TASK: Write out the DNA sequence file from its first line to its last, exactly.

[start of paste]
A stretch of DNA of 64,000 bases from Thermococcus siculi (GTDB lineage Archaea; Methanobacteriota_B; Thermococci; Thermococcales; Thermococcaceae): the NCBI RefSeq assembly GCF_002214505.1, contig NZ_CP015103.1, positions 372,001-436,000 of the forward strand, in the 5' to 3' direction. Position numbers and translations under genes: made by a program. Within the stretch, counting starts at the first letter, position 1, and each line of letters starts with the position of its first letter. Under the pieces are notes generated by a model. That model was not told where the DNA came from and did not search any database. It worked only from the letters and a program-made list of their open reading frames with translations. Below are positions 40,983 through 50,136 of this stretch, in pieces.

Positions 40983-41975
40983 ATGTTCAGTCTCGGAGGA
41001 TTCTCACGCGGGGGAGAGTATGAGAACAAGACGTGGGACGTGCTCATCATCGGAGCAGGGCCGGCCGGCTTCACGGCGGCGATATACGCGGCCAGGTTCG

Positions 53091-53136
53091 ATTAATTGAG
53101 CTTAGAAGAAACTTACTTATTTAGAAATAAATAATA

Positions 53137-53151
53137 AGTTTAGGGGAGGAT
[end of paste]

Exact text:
A stretch of DNA of 64,000 bases from Thermococcus siculi (GTDB lineage Archaea; Methanobacteriota_B; Thermococci; Thermococcales; Thermococcaceae): the NCBI RefSeq assembly GCF_002214505.1, contig NZ_CP015103.1, positions 372,001-436,000 of the forward strand, in the 5' to 3' direction. Position numbers and translations under genes: made by a program. Within the stretch, counting starts at the first letter, position 1, and each line of letters starts with the position of its first letter. Under the pieces are notes generated by a model. That model was not told where the DNA came from and did not search any database. It worked only from the letters and a program-made list of their open reading frames with translations. Below are positions 40,983 through 50,136 of this stretch, in pieces.

Positions 40983-41975
40983 ATGTTCAGTCTCGGAGGA
41001 TTCTCACGCGGGGGAGAGTATGAGAACAAGACGTGGGACGTGCTCATCATCGGAGCAGGGCCGGCCGGCTTCACGGCGGCGATATACGCGGCCAGGTTCG

Positions 53091-53136
53091 ATTAATTGAG
53101 CTTAGAAGAAACTTACTTATTTAGAAATAAATAATA

Positions 53137-53151
53137 AGTTTAGGGGAGGAT